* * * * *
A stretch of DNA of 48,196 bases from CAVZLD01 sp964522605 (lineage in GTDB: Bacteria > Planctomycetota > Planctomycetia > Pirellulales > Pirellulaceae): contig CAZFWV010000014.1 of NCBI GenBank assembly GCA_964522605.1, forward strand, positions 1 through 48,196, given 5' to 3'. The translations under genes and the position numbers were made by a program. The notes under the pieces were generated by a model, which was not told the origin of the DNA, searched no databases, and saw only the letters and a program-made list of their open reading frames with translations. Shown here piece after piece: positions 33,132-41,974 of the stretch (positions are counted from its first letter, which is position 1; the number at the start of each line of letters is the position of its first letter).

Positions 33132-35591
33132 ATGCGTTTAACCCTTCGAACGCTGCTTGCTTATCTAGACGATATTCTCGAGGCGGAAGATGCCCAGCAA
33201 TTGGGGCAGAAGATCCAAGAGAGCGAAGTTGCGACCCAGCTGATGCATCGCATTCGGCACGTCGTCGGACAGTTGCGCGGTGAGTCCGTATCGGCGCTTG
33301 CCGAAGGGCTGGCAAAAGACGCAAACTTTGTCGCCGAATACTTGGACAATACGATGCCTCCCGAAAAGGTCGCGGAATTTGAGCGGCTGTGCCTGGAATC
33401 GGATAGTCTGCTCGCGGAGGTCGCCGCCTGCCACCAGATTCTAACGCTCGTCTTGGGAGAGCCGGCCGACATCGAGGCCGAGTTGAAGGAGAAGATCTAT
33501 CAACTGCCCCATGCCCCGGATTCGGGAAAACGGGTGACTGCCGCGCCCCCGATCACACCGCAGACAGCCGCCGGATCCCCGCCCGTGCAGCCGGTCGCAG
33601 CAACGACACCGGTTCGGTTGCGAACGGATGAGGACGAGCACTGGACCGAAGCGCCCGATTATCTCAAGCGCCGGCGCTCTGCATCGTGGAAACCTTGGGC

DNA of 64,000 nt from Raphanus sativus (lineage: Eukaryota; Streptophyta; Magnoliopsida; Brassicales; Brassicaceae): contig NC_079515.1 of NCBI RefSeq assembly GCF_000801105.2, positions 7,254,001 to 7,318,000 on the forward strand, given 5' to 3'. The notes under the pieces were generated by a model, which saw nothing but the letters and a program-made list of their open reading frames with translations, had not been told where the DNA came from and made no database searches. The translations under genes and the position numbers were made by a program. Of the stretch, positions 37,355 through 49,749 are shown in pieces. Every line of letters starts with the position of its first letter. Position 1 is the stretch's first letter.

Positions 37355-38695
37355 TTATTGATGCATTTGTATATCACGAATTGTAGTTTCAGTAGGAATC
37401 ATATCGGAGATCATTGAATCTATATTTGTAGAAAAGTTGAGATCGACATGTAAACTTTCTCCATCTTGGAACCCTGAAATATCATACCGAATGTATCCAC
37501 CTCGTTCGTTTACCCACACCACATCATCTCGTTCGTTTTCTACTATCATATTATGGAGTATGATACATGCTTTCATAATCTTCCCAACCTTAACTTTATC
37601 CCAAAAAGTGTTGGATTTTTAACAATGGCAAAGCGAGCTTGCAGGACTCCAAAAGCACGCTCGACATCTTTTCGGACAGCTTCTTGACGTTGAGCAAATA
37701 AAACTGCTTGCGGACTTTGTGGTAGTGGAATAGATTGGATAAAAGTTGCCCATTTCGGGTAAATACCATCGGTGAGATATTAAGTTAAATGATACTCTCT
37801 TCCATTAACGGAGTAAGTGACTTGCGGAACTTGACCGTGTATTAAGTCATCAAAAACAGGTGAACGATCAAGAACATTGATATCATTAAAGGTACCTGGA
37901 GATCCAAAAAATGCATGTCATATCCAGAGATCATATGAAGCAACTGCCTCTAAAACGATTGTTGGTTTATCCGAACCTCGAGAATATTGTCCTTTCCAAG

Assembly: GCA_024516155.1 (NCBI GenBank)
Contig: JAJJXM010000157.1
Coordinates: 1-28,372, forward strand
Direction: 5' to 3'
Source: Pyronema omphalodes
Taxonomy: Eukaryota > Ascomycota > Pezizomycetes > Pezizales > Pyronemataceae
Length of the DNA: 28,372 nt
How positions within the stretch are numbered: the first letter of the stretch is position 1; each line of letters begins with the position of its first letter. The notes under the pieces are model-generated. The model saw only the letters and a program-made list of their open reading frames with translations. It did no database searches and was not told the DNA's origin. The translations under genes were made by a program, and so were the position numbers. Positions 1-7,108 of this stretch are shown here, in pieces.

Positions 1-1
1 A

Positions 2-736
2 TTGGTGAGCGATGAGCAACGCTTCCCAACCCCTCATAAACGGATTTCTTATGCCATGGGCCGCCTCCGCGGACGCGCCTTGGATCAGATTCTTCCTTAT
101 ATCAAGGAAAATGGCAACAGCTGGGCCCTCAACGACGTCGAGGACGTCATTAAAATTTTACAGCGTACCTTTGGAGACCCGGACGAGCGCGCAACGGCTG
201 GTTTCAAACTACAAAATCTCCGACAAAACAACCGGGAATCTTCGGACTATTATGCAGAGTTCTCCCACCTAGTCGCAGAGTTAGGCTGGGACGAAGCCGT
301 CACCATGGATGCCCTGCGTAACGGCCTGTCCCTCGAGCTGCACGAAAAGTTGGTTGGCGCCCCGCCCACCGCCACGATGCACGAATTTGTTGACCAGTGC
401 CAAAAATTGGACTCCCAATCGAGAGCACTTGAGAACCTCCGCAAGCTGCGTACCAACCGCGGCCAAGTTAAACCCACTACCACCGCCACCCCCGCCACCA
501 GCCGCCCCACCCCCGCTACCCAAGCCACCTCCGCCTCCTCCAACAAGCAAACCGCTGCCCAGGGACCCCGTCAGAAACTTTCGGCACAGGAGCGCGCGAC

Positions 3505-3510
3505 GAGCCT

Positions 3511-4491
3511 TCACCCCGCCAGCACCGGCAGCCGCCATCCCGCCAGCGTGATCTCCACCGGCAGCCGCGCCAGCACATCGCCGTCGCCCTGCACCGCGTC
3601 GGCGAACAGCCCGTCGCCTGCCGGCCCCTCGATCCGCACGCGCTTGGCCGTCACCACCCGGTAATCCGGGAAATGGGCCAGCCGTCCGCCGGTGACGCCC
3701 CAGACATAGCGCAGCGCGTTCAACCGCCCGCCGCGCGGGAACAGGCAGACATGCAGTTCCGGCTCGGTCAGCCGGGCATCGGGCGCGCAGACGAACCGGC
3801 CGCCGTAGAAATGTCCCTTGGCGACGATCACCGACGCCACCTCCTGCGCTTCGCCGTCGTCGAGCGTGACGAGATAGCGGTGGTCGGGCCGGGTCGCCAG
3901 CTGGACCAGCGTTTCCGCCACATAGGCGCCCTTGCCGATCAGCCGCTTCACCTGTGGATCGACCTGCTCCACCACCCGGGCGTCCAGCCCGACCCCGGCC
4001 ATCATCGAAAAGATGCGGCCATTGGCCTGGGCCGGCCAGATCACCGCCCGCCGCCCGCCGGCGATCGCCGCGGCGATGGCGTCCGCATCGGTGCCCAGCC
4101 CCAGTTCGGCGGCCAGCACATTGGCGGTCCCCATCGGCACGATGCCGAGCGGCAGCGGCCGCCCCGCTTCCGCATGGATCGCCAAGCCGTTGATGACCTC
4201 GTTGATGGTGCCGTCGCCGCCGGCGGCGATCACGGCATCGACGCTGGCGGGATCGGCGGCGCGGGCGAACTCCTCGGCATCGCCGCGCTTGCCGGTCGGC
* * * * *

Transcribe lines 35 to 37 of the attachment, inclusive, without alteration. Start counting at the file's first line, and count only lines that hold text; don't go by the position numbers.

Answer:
Positions 3505-3510
3505 GAGCCT

Positions 3511-4491